Within 60 seconds an analyst can get a good handle on a malware’s capability and determine if it’s a new variant of a known family or something completely new and requiring reverse engineering. Noriben is currently in sophomore stages of development and is deployed in a number of malware analysis labs, including those run by federal law enforcement agencies and defense contractors, relying on its output simplicity to help analysts create actionable intelligence.

Nsearch

presented by

Juan Jacobo Tibaquirá

Nsearch is a tool that helps you find scripts that are used nmap (nse) it can be searched using the name, category author or combining the parameters. It is also possible to see the documentation of the scripts found, the principal programing is python. You can save your favorites scripts into a db table and set a rank. The tool has an auto installer script for debian (ubuntu, mint, kali linux), Red Hat (Fedora, CentOS), and MacOX. Nsearch is still under developing, the next features for adding are:

– Launch nmap from the application using your own list of scripts favorites as a parameters
– Release a version for windows
– Release a GUI

Objective-See’s OS X Security Tools

presented by

Patrick Wardle

Patrick drank the Apple juice; to say he loves his Mac is an understatement. However, he is bothered by the increasing prevalence of OS X malware and how both Apple & 3rd-party security tools can be easily bypassed. Instead of just complaining about this fact, he decided to do something about it. To help secure his personal computer he’s written various OS X security tools that he now shares online (always free!), via his personal website objective-see.com. So come watch as KnockKnock generically detects persistent OS X malware, DHS reveals hijacked applications, and BlockBlock provides runtime protection of persistence locations. Our Macs will remain secure!

Openioc_Scan

presented by

Takahiro Haruyama

Indicator of Compromise (IOC) is a piece of information that can be used to search for or identify potentially compromised systems. Forensic investigators can define and share IOC files according to some standards or rules such as OpenIOC and YARA. Currently, many IOCs are available on the Internet, but most of the IOCs cannot be used for memory forensics because they are composed of indicators dependent on disk or live response data.

Two years ago, I introduced “volatile IOCs” based on RAM evidence only at SANS DFIR Summit 2013. We can detect malware in memory images using them faster than using disk-based traditional IOCs. Besides, we can define indicators based on not only metadata like file paths but also malware functions such as code injection sign, imported functions, unpacked codes, and so on. However, in order to scan threats using volatile IOCs, we needed to use a closed-source tool based on OpenIOC standard. I could not improve it even if there were some limitations in the tool.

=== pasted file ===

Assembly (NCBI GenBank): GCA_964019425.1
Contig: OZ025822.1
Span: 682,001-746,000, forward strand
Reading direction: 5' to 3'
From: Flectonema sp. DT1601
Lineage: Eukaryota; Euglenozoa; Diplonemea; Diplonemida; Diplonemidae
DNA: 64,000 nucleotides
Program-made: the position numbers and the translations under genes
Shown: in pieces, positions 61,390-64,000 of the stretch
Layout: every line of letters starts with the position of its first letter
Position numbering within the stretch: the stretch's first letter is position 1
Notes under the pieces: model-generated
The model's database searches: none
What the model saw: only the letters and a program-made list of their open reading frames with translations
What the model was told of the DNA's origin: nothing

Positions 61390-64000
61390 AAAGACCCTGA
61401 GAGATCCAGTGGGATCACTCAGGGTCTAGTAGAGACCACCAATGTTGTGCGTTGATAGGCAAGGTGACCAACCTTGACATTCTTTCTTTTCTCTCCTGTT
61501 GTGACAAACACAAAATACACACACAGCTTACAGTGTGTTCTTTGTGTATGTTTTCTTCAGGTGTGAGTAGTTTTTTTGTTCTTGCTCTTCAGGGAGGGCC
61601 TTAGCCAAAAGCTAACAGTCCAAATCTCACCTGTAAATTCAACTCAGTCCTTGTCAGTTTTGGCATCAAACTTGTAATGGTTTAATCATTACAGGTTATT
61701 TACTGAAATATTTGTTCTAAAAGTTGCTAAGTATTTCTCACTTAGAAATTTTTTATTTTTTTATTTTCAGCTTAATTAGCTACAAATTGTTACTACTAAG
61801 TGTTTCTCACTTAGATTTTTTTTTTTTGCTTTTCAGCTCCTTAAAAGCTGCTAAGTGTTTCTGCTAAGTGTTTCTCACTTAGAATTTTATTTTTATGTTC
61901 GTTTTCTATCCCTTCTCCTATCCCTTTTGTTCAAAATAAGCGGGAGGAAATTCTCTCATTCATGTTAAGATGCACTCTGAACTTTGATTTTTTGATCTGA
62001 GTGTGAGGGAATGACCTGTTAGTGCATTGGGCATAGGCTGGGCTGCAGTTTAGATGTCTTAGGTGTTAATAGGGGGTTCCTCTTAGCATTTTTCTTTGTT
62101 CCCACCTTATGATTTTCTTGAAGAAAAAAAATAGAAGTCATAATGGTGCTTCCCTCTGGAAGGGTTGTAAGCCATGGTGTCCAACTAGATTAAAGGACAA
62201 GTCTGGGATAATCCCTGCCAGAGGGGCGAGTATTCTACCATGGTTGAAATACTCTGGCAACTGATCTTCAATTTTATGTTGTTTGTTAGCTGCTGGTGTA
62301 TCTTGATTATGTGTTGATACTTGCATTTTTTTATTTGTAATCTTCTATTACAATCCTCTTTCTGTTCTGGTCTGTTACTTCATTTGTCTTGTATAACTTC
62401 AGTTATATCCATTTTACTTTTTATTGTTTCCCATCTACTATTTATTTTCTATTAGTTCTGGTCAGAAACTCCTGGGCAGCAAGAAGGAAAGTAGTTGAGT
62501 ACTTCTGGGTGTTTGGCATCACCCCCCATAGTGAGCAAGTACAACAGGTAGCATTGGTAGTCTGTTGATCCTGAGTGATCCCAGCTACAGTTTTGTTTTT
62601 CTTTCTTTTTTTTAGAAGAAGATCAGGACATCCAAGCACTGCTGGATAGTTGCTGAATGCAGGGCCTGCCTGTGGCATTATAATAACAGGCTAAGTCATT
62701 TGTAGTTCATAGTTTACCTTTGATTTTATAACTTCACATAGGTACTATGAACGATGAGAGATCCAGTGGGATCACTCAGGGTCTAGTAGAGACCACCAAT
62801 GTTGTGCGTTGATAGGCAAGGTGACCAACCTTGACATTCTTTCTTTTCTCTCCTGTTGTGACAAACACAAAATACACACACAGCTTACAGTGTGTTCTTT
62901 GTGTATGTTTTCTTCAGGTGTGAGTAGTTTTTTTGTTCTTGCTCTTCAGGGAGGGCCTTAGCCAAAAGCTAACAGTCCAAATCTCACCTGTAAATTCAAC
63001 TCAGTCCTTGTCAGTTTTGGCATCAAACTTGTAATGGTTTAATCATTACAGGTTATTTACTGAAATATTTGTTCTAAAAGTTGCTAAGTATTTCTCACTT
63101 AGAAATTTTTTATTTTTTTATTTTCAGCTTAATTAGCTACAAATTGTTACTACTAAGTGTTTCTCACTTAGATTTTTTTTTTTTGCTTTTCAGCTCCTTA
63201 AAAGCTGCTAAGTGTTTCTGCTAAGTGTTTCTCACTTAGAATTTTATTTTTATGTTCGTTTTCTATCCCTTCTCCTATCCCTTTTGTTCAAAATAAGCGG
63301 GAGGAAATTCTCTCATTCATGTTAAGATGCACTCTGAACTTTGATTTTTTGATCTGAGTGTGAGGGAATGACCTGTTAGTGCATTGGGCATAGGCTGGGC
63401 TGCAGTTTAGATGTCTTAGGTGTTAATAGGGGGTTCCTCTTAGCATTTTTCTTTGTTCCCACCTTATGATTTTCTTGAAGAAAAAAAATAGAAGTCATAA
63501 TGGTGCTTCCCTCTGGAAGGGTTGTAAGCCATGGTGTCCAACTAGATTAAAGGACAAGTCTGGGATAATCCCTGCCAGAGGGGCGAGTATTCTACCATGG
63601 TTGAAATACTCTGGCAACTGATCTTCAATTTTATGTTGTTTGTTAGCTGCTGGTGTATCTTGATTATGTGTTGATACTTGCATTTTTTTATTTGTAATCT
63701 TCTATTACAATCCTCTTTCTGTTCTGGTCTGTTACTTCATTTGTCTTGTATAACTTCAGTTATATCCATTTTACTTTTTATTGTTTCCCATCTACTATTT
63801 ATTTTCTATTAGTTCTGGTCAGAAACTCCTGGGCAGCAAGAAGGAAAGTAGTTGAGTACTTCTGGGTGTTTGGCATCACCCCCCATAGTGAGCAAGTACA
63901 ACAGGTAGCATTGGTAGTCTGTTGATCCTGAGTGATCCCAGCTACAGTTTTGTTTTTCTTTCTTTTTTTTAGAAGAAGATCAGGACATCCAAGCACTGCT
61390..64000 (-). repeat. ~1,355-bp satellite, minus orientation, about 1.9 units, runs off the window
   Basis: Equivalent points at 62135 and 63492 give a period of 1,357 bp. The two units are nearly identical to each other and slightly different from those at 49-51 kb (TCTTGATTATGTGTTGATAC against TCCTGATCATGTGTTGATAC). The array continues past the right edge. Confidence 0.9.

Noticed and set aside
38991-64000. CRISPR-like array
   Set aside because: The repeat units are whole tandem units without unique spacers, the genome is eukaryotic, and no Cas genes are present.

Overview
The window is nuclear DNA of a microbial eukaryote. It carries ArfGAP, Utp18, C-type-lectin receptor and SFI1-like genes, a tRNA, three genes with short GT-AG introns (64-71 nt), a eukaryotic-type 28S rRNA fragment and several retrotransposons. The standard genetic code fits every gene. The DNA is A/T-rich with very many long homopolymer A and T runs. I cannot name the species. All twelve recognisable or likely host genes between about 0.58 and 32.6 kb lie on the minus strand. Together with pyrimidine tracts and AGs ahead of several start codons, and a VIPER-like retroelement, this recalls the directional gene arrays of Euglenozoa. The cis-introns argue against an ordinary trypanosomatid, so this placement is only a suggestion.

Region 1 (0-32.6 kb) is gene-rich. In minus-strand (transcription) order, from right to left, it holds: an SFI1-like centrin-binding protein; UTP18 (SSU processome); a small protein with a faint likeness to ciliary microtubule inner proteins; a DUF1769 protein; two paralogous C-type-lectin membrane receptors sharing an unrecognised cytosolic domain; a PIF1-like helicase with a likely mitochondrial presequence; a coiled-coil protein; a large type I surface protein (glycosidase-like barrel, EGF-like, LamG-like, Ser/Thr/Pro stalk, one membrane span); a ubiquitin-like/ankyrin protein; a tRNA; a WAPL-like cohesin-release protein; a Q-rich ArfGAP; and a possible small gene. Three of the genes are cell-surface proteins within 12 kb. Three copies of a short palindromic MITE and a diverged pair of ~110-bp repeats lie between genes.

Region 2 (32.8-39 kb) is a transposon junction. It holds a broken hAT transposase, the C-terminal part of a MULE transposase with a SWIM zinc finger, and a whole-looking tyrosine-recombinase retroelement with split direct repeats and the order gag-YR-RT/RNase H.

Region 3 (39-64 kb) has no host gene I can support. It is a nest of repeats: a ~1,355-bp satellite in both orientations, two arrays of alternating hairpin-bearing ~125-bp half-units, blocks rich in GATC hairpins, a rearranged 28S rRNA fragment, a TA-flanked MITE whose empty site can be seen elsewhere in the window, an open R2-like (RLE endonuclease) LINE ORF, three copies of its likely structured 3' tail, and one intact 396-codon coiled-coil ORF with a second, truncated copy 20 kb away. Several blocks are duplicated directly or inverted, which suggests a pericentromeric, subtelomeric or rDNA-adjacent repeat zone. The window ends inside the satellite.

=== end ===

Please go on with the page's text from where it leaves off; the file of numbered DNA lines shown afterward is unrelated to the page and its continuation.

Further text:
That’s why I implemented “openioc_scan” as a plugin for Volatility Framework which is an open-source memory forensic tool. In this demonstration, I explain how to use it and details of the implementation. Furthermore, I also show the results of considerations about IOCs to detect unknown malware in RAM by focusing on generic traits of malware.

Osxcollector

presented by

Ivan Leichtling

We use Macs a lot at Yelp, which means that we see our fair share of Mac-specific security alerts. Host based detectors will tell us about known malware infestations or weird new startup items. Network based detectors see potential C2 callouts or DNS requests to resolve suspicious domains. Sometimes our awesome employees just let us know, “I think I have like Stuxnet or conficker or something on my laptop.” When alerts fire, our incident response team’s first goal is to “stop the bleeding” to contain and then eradicate the threat. Next, we move to “root cause the alert” figuring out exactly what happened and how we’ll prevent it in the future. One of our primary tools for root causing OS X alerts is OSXCollector. OSXCollector is an open source forensic evidence collection and analysis toolkit for OS X. It was developed in-house at Yelp to automate the digital forensics and incident response (DFIR) our crack team of responders had been doing manually.

OWASP Broken Web Applications VM v1.2

presented by

Chuck Willis

The Open Web Application Security Project (OWASP) Broken Web Applications project (www.owaspbwa.org) provides a free and open source virtual machine loaded with web applications containing security vulnerabilities. This session will showcase the project VM and exhibit how it can be used for training, testing, and experimentation by people in a variety of roles.

Demonstrations will cover how the project can be used by penetration testers who discover and exploit web application vulnerabilities, by developers and others who prevent and defend against web application attacks, and by individuals who respond to web application incidents. New features and applications in the recently released version 1.2 of the VM will also be highlighted.

OWASP Dependency-Check

presented by

Jeremy Long

Does your application have dependencies on third party libraries? Do you know if those same libraries have published CVEs? OWASP dependency-check can help by providing identification and monitoring of the libraries your application uses, notifying you that vulnerabilities (CVEs) have been published for third party code your application uses. Jeremy will be demonstrating the tool and the various ways enterprises can use the tool to perform continuous monitoring of their applications’ dependent libraries.